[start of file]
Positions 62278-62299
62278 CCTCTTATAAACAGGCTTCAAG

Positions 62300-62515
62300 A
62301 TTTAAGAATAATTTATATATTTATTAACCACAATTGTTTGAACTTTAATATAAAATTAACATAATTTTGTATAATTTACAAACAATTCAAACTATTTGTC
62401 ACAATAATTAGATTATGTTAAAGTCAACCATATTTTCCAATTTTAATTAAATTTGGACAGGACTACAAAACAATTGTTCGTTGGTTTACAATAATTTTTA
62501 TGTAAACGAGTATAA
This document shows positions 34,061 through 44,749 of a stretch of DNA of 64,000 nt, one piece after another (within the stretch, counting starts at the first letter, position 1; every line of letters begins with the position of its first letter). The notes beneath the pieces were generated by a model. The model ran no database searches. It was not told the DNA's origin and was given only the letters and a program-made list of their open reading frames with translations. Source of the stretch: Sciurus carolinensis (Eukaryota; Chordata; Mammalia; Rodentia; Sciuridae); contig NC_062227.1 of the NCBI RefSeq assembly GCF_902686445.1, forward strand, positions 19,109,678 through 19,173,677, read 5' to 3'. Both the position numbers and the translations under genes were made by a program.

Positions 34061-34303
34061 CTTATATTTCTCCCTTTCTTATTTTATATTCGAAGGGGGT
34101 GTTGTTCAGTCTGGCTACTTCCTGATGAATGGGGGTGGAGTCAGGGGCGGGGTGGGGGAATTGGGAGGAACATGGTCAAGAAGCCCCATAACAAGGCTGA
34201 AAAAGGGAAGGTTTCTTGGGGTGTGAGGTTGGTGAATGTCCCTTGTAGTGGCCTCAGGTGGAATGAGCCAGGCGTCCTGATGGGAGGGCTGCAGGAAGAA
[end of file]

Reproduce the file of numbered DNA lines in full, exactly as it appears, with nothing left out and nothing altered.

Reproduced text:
Positions 62278-62299
62278 CCTCTTATAAACAGGCTTCAAG

Positions 62300-62515
62300 A
62301 TTTAAGAATAATTTATATATTTATTAACCACAATTGTTTGAACTTTAATATAAAATTAACATAATTTTGTATAATTTACAAACAATTCAAACTATTTGTC
62401 ACAATAATTAGATTATGTTAAAGTCAACCATATTTTCCAATTTTAATTAAATTTGGACAGGACTACAAAACAATTGTTCGTTGGTTTACAATAATTTTTA
62501 TGTAAACGAGTATAA
This document shows positions 34,061 through 44,749 of a stretch of DNA of 64,000 nt, one piece after another (within the stretch, counting starts at the first letter, position 1; every line of letters begins with the position of its first letter). The notes beneath the pieces were generated by a model. The model ran no database searches. It was not told the DNA's origin and was given only the letters and a program-made list of their open reading frames with translations. Source of the stretch: Sciurus carolinensis (Eukaryota; Chordata; Mammalia; Rodentia; Sciuridae); contig NC_062227.1 of the NCBI RefSeq assembly GCF_902686445.1, forward strand, positions 19,109,678 through 19,173,677, read 5' to 3'. Both the position numbers and the translations under genes were made by a program.

Positions 34061-34303
34061 CTTATATTTCTCCCTTTCTTATTTTATATTCGAAGGGGGT
34101 GTTGTTCAGTCTGGCTACTTCCTGATGAATGGGGGTGGAGTCAGGGGCGGGGTGGGGGAATTGGGAGGAACATGGTCAAGAAGCCCCATAACAAGGCTGA
34201 AAAAGGGAAGGTTTCTTGGGGTGTGAGGTTGGTGAATGTCCCTTGTAGTGGCCTCAGGTGGAATGAGCCAGGCGTCCTGATGGGAGGGCTGCAGGAAGAA